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Trump's lessons on foreign policy are off to a rough start

Pretending to be a qualified candidate for national office is difficult. The Republican frontrunner doesn't even seem willing to make an effort.
Republican U.S. presidential candidate Donald Trump speaks to reporters  in Washington, D.C., March 21, 2016. (Photo by Jim Bourg/Reuters)
Republican U.S. presidential candidate Donald Trump speaks to reporters  in Washington, D.C., March 21, 2016.
Major presidential candidates tend to announce their foreign-policy teams at some point during their candidacies, letting the public know whose advice is guiding the candidates' thinking on matters of international affairs. Asked last week about who he's speaking with for direction on foreign policy, Donald Trump said, "I'm speaking with myself. I have a very good brain."
Yesterday, however, the Republican frontrunner went a little further during an interview at the Washington Post. Publisher Frederick Ryan Jr. asked about the team Trump has put together. The candidate replied:

"Well, I hadn't thought of doing it, but if you want I can give you some of the names.... Walid Phares, who you probably know, PhD, adviser to the House of Representatives caucus, and counter-terrorism expert; Carter Page, PhD; George Papadopoulos, he's an energy and oil consultant, excellent guy; the Honorable Joe Schmitz, [former] inspector general at the Department of Defense; [retired] Lt. Gen. Keith Kellogg; and I have quite a few more. "But that's a group of some of the people that we are dealing with. We have many other people in different aspects of what we do, but that's a representative group."

For those hoping to see Trump make the transition to a serious candidate who approaches his responsibilities with a degree of maturity, this was not an encouraging development. Slate's Isaac Chotiner published a review of each of these advisers, and none of them has an impressive background when it comes to foreign policy.
Politico added, "Republican insiders were scratching their heads Monday at names Trump offered as sources of regular advice on national security. Several of those Trump cited during a visit to the Washington Post's editorial board are complete unknowns; others have mixed reputations among GOP national security pros."
Kori Schake, a research fellow at Stanford University's Hoover Institution and a former official in the George W. Bush State Department, told Politico of Trump's team, "I don't know any of them. National security is hard to do well even with first rate people. It's almost impossible to do well with third rate people."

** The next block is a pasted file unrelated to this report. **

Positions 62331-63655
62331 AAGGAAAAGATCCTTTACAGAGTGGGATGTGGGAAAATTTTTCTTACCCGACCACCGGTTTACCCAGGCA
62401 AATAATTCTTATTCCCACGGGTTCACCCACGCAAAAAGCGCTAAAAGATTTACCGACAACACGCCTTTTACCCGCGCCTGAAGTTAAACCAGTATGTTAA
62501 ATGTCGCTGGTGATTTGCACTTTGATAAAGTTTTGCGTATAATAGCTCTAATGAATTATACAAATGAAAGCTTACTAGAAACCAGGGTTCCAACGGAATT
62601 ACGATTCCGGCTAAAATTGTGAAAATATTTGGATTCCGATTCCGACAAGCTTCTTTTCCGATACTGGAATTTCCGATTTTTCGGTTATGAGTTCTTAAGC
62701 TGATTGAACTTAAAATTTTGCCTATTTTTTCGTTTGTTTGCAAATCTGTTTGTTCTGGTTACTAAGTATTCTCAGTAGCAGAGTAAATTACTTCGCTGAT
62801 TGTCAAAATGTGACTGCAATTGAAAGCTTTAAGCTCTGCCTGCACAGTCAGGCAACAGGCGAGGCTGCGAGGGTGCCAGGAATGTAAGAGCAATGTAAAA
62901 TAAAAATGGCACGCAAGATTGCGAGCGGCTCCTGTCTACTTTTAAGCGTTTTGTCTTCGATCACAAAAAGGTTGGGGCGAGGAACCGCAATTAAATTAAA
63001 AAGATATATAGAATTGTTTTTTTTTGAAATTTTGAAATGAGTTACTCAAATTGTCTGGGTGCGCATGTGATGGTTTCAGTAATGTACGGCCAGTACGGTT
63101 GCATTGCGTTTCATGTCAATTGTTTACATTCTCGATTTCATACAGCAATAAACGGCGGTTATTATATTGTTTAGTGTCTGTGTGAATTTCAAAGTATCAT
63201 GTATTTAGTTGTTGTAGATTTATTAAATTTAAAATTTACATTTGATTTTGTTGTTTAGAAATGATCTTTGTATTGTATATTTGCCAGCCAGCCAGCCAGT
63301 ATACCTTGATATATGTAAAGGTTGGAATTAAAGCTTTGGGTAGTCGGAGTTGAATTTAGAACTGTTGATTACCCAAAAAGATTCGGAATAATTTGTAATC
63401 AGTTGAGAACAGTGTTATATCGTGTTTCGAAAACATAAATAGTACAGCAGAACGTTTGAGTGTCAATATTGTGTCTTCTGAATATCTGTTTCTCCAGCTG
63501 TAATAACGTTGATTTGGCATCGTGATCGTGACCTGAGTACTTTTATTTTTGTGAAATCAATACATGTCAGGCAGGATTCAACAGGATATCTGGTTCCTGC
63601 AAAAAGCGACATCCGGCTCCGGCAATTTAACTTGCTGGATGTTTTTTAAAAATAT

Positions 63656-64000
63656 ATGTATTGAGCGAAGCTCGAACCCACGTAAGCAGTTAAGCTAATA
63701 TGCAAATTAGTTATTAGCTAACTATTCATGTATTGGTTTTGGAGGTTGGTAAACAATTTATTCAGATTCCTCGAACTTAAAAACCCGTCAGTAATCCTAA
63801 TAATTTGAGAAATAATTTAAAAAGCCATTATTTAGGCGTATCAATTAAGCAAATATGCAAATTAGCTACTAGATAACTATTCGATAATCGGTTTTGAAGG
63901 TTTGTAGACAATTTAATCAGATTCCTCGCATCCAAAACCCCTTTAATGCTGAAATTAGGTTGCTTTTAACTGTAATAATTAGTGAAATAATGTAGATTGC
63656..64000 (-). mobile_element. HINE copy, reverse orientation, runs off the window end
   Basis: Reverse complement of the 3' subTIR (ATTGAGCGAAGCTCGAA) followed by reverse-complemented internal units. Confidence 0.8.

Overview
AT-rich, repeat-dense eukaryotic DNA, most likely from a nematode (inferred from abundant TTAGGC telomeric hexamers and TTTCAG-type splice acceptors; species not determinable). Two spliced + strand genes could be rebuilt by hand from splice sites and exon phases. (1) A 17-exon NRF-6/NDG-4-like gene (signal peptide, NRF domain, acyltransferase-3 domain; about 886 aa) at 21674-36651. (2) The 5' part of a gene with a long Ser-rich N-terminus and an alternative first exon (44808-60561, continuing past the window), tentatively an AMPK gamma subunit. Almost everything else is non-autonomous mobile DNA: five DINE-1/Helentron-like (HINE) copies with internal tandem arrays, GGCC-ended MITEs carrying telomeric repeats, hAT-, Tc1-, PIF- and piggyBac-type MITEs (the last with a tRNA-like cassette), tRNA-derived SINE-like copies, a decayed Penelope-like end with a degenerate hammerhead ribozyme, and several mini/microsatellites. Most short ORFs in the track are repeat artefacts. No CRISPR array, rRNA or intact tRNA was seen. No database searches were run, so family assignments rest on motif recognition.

Heather Hurlburt, director of the New Models of Policy Change project at New America, told MSNBC, "They aren't distinguished, period." Shadi Hamid, a senior fellow at the Brookings Institute, added, "A lot of people are going to be asking, 'Who's that again?' This is an embarrassingly thin list for a Republican front-runner."
Of course, the problem isn't just the unfortunate weakness of the team the amateur candidate has assembled. Making matters much worse is Trump's difficulty in speaking coherently about one of the most important issues in the campaign.

Post publisher Fred Ryan asked Trump if he would consider using a tactical nuclear strike against the forces of the Islamic State, were he president. Trump responded that he didn't want to "start the process of nuclear," then reminding the editors that he was "a counter-puncher." "Remember, one thing that everybody has said, I'm a counter-puncher," Trump said. "Rubio hit me. Bush hit me. When I said low energy, he's a low-energy individual, he hit me first. He spent, by the way -- he spent 18 million dollars' worth of negative ads on me. That's putting..." Ryan jumped in. "This is about ISIS," he reminded Trump. "You would not use a tactical nuclear weapon against ISIS?" "I'll tell you one thing," Trump replied. "This is a very good looking group of people here. Could I just go around so I know who the hell I'm talking to?"

At that point, people went around the table introducing themselves. Trump never got around to answering the not-at-all-difficult question.
Pretending to be a qualified candidate for national office is difficult, but it'd be nice if the Republican frontrunner at least made an effort.